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Today patents must be maintained and enforced separately in each country in the EU. There is no such thing as a single patent that is enforceable throughout the EU. In the future, however, inventors will have the choice of protecting their invention in up to 25 EU countries with a single unitary patent.

These unitary patents will be enforced exclusively in a new Unified Patent Court (UPC). The UPC will comprise:

  • a Court of First Instance
  • and a Court of Appeal.

The Court of First Instance will include a Central Division (located in Paris with additional sections in London and Munich) and various local and regional divisions throughout the EU. The Court of Appeal will be located in Luxembourg.

The new unitary patent system will provide valuable benefits, such as simplifying patent examination procedures and reducing the risk of divergent decisions among Member States.

But if in solving these difficulties it opens the doors for abuses in the system by unprincipled plaintiffs, it could be fatal for a small company.

The issue: there are unnecessary opportunities for abuses in the system.

Unlike national patents that must be litigated separately in the national courts of each country, unitary patents will be enforceable—and products effectively can be banned from a near-EU wide market—with a single court order. Given such immense power, however, it is important to limit, and where possible to eliminate, opportunities for abuse of the system by unprincipled plaintiffs. A group of organizations and individual companies have identified two major opportunities for abuse of the system.

The first opportunity for abuse is the so called “injunction gap”. The injunction gap is the gap of time during which the products of a company (the defendant) can be barred from the EU market despite a pending (unresolved) question about the patent’s validity. In the present German system, for example, this can last from 9 to 29 months!

Such a gap can arise if the Court of First Instance (e.g., the local or regional division) splits (i.e., bifurcates) the infringement decision and the validity decision so that they are decided by two different courts in two different countries for the same case.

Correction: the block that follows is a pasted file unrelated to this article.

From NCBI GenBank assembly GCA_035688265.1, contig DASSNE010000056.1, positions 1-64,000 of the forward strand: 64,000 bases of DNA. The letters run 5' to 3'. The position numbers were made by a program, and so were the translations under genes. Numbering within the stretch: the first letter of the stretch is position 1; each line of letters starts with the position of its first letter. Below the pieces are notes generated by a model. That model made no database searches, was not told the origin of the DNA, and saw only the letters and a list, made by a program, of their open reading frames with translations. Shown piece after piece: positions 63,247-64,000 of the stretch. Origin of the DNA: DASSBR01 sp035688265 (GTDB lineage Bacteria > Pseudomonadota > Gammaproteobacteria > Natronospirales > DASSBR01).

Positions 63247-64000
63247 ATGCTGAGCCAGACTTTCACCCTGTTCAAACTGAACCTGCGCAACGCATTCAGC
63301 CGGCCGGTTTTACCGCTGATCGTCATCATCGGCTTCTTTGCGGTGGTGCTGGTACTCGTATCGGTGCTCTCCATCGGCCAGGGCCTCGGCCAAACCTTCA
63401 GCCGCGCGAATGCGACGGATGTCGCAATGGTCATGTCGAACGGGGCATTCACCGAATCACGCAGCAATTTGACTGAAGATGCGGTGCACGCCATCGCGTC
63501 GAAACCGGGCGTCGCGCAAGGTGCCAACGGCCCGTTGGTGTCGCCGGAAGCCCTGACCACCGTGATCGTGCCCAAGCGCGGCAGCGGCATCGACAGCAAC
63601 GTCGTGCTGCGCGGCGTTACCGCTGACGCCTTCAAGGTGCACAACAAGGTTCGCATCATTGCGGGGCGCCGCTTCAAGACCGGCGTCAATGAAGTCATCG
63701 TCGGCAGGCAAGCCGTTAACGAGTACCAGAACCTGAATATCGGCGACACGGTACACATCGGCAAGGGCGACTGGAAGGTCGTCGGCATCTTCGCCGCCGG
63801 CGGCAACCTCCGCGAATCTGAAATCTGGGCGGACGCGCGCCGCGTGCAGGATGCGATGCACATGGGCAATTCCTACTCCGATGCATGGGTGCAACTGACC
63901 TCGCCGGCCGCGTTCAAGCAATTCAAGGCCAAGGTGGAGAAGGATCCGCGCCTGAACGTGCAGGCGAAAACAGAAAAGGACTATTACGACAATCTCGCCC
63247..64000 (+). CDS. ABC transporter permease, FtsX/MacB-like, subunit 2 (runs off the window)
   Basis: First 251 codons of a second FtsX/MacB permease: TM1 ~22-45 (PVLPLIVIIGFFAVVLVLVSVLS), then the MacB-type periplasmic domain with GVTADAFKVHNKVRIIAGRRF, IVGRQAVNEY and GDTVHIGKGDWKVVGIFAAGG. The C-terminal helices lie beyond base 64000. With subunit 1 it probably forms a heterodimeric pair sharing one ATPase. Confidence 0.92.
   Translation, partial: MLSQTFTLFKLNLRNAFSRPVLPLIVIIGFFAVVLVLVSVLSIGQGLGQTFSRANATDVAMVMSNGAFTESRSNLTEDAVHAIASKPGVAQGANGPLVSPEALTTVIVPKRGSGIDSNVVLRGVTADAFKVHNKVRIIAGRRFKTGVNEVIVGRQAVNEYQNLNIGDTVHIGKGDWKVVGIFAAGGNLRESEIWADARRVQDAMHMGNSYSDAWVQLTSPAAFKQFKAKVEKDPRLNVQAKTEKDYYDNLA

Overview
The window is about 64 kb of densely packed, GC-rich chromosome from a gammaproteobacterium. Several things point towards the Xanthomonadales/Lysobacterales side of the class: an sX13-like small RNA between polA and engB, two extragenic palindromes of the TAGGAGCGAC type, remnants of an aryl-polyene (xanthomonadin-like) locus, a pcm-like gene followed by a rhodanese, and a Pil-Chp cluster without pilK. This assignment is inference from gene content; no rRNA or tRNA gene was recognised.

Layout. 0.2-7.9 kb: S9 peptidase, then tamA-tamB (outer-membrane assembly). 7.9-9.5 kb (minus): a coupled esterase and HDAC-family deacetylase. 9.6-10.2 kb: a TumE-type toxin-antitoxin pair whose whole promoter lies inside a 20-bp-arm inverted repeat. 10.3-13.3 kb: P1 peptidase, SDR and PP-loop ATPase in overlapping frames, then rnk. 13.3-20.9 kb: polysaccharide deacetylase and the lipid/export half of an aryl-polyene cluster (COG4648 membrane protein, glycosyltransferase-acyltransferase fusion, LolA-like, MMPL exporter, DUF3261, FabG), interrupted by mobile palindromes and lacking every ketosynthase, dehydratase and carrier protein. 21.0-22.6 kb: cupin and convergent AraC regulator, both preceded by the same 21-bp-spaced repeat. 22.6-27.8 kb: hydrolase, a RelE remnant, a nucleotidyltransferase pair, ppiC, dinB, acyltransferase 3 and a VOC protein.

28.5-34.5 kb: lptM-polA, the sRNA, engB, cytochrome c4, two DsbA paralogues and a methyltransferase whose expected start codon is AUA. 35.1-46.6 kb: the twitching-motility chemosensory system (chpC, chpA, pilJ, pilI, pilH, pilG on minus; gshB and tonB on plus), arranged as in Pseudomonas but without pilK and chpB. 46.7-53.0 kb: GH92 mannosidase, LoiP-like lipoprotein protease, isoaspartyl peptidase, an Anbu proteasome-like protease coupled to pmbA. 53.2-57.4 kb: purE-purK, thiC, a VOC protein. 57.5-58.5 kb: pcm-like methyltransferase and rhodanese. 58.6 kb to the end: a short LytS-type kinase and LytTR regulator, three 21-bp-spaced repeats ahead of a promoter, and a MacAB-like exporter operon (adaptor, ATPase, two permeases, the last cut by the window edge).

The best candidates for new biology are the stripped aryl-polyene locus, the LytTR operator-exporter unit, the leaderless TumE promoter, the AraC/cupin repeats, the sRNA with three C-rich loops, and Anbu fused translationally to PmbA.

SMEs cannot afford to have their product–often their only revenue source–removed from the market for multiple months while they litigate the validity of an asserted patent. A small company could go under long before the patent’s validity is determined.

The impact of the injunction gap is that unprincipled plaintiffs will be able to force many defendants, especially SMEs, to pay excessively high settlements (even on potentially invalid patents), diverting those precious resources from R&D and other critical uses.

The second opportunity for abuse is the lack of discretion and guidance on proportionality for injunctions. The latest draft of the UPC Rules of Procedure severely limits the judicial discretion to consider the individual facts of the case and to tailor injunctions accordingly.

The density of patents embodied in a single product today has reached staggering levels, with some products embodying tens, even hundreds, of thousands of patents. Such new densely-patented, multi-featured products are a relatively new entrant into our modern society and a new challenge for our patent systems.

Permitting even the most trivial of patents to bar far more significant products from the near EU-wide market can create tremendous business leverage on defendants, especially SMEs. In effect, although the patent itself may contribute only insignificantly to the entire product, by providing an injunction on the entire product, the patent holder essentially is credited with 100% of the product value. Thus, even trivial patents that contribute insubstantially to a product can exert tremendous business leverage on a company.

As with the injunction gap, this will permit unprincipled plaintiffs to force high royalties through settlements, royalties that far outstrip the actual value contributed by the patent.

The greatest risk is not that the UPC will be unfair but that its judges will be denied the chance to remedy any abuses – because the undue business leverage created by the system will force excessive settlements that remove the case from their hands. Indeed, only about 3% of U.S. patent cases make it to trial. Most of the success of U.S. patent trolls comes from the undue business leverage that exists in the U.S. system to force excessive settlements.

The Rules of Procedures of the UPC should endeavour to close all loopholes that unprincipled plaintiffs could exploit to force abusive settlements.

CEOs of European SME’s share their experience with Patent trolls


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  • Validity should be decided before or at the same time as infringement, or the remedy from the injunction decision should be stayed until after the pending validity issue has been decided.
  • Judges should have the discretion and direction to consider the proportional harm and fairness to the parties when deciding whether to grant injunctions